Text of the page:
for the sales that you made. And they tried several different things.
They said let's calculate
what we feel this liability is worth and we can adjust the price of the
business. They said why don't we simply build you back against the vendor take
back note at $25 an hour for the tech work for what
the technicians have to do to have to go service those warranties for
which you were paid for. They tried several different things and you know what
the seller came back and said every time? No, I am not going to compensate you
for those warranties because; the warranty was disclosed to you upfront. You should
have taken it into account when you take
your offer. So basically, we have two people that now get entrenched in their
positions and neither one is willing to budge because both feel they have sort
of the moral high ground or both think that they are right. The seller said
that he disclosed it upfront and the buyer says I didn't realize there was this
cost associated with it at the time.
The business broker is
asking me how can I get over this jam and I said one way to get the buyer and
the seller to move again is for one of them to move. So, either the buyer has
to really swallow the cost he wasn't thinking he was going to have
to inquire or the seller is going to have to agree to a lower price. Or is
going to have to agree to compensate the buyer for warranty work one to the
clients that bought before the transaction. How could have the broker have
avoided this problem? Easy, in the normalization of the financial statements
this is typically done before a business is presented to a buyer. Business brokers
and sellers are usually focused on removing none necessary expenses; like if a
business has to pay for the owner's daughter cell phone. They are quick to add
back and say this isn't a real business expense; because they are looking for
ways to enhance the value of the company. They want to show the biggest
possible income, but where business brokers sometimes fail is that they don't
look at the other side of the coin. They don't say what additional expenses is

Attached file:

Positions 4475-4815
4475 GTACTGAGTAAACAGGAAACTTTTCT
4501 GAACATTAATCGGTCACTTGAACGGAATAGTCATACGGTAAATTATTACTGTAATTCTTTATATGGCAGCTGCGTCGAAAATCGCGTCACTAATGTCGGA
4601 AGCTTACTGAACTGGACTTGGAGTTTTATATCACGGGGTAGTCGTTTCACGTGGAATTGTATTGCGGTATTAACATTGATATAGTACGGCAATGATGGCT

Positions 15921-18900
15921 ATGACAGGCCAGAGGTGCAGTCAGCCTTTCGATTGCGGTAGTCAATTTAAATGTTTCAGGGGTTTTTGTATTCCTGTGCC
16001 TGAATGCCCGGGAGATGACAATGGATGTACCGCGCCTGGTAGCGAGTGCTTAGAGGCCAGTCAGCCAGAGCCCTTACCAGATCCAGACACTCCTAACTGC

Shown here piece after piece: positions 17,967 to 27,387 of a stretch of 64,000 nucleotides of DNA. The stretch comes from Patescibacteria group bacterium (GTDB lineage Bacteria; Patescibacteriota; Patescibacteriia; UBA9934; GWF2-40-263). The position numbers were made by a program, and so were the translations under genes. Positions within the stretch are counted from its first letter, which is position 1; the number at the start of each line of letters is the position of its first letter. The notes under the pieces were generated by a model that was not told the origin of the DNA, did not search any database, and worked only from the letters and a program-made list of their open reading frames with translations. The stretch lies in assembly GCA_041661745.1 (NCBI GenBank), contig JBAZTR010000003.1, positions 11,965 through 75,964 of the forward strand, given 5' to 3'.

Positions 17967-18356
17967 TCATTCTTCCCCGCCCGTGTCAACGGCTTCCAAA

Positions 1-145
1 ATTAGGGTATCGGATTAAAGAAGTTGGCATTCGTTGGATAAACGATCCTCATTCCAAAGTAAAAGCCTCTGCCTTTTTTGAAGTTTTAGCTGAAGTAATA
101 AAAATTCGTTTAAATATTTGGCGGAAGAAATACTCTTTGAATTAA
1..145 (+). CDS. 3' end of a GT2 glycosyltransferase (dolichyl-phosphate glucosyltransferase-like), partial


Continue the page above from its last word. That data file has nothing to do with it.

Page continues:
a buyer going to have to undertake because they are in a different situation
from the seller.
Maybe, the seller owns
personal owned tools or equipment that are used in the business. Now, those
tools and equipment aren't included in the sale so a buyer has to
either buy them or go rent them for example. And that's going to impact
the income of the business; I said to the broker is that you need to normalize
that balance sheet and you need to disclose on that balance sheet that there is
a liability associated with the sales that have already been made. Even if you
have to calculate that figure on your own based on how many warranties were
outstanding and just saying on average they require five hours of labour to
maintain the warranties and using $25 an hour here is the figure.
In the case of the
story I am telling you about that calculation added up to about $30,000. So, it
was significant it was about 10% of the purchase price of the business. Anyway,
I just wanted to share with you one of these hazards that can potentially
happen in business that actually get prepaid for things that they
do. Because, it is something we are not always looking for; usually
businesses sell products and services and then have to wait to get paid but
there are certain businesses that are in this prepayment sort of category which
is great for their cash flow but has a business buyer you need to make sure
that you understand what liabilities potential you are agreeing to take on when
you buy the business.
We will talk to you
later and if you enjoy the video please like it and share
it amongst your own social networks; that is how I grow my
audience and don't forget to sign up for my email list. People on the email
list get to see things before other people and they also get access to all of
my great deals, offers etc. Thanks a lot and we will talk to you
A great question this week about business brokers. Phil wants to know how its possible to trust a broker's advice if he's buying a business when its actually the seller that pays the broker.
Let's learn about an important lesson when it comes to building your business-buying team.
Transctipt: Hello it is David Barnett
once again and with another viewer question; this time about buying a business
and using a business broker. And the question that Phil asked is if
business brokers are paid by sellers how then can I trust their advice to me?
What a great question. And quite frankly, it depends on the kind of business